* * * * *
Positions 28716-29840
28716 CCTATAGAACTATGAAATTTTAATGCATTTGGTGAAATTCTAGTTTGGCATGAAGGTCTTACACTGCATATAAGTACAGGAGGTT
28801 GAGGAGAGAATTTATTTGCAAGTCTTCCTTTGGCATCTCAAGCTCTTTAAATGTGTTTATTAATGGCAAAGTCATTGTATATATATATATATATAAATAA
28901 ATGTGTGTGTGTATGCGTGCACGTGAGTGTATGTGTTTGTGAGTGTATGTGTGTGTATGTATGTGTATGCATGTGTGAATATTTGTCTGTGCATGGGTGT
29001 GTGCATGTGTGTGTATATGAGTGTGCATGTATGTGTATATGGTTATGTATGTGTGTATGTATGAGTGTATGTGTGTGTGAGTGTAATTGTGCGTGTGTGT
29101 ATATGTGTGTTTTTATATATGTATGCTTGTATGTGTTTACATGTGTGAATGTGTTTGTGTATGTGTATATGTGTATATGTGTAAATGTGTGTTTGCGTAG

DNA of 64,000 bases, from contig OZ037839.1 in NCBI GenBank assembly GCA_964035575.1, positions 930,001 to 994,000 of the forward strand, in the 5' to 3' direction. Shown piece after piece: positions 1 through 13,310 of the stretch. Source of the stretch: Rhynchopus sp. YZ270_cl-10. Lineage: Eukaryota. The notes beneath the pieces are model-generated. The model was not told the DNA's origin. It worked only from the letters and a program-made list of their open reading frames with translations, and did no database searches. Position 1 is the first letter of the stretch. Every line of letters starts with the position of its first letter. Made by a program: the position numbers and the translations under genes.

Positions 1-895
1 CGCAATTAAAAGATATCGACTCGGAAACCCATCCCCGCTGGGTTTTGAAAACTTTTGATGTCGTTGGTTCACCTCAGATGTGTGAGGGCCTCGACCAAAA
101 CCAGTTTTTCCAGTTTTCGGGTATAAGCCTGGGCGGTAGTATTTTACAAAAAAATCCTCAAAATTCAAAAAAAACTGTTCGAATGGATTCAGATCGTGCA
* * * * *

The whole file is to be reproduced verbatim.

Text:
Positions 28716-29840
28716 CCTATAGAACTATGAAATTTTAATGCATTTGGTGAAATTCTAGTTTGGCATGAAGGTCTTACACTGCATATAAGTACAGGAGGTT
28801 GAGGAGAGAATTTATTTGCAAGTCTTCCTTTGGCATCTCAAGCTCTTTAAATGTGTTTATTAATGGCAAAGTCATTGTATATATATATATATATAAATAA
28901 ATGTGTGTGTGTATGCGTGCACGTGAGTGTATGTGTTTGTGAGTGTATGTGTGTGTATGTATGTGTATGCATGTGTGAATATTTGTCTGTGCATGGGTGT
29001 GTGCATGTGTGTGTATATGAGTGTGCATGTATGTGTATATGGTTATGTATGTGTGTATGTATGAGTGTATGTGTGTGTGAGTGTAATTGTGCGTGTGTGT
29101 ATATGTGTGTTTTTATATATGTATGCTTGTATGTGTTTACATGTGTGAATGTGTTTGTGTATGTGTATATGTGTATATGTGTAAATGTGTGTTTGCGTAG

DNA of 64,000 bases, from contig OZ037839.1 in NCBI GenBank assembly GCA_964035575.1, positions 930,001 to 994,000 of the forward strand, in the 5' to 3' direction. Shown piece after piece: positions 1 through 13,310 of the stretch. Source of the stretch: Rhynchopus sp. YZ270_cl-10. Lineage: Eukaryota. The notes beneath the pieces are model-generated. The model was not told the DNA's origin. It worked only from the letters and a program-made list of their open reading frames with translations, and did no database searches. Position 1 is the first letter of the stretch. Every line of letters starts with the position of its first letter. Made by a program: the position numbers and the translations under genes.

Positions 1-895
1 CGCAATTAAAAGATATCGACTCGGAAACCCATCCCCGCTGGGTTTTGAAAACTTTTGATGTCGTTGGTTCACCTCAGATGTGTGAGGGCCTCGACCAAAA
101 CCAGTTTTTCCAGTTTTCGGGTATAAGCCTGGGCGGTAGTATTTTACAAAAAAATCCTCAAAATTCAAAAAAAACTGTTCGAATGGATTCAGATCGTGCA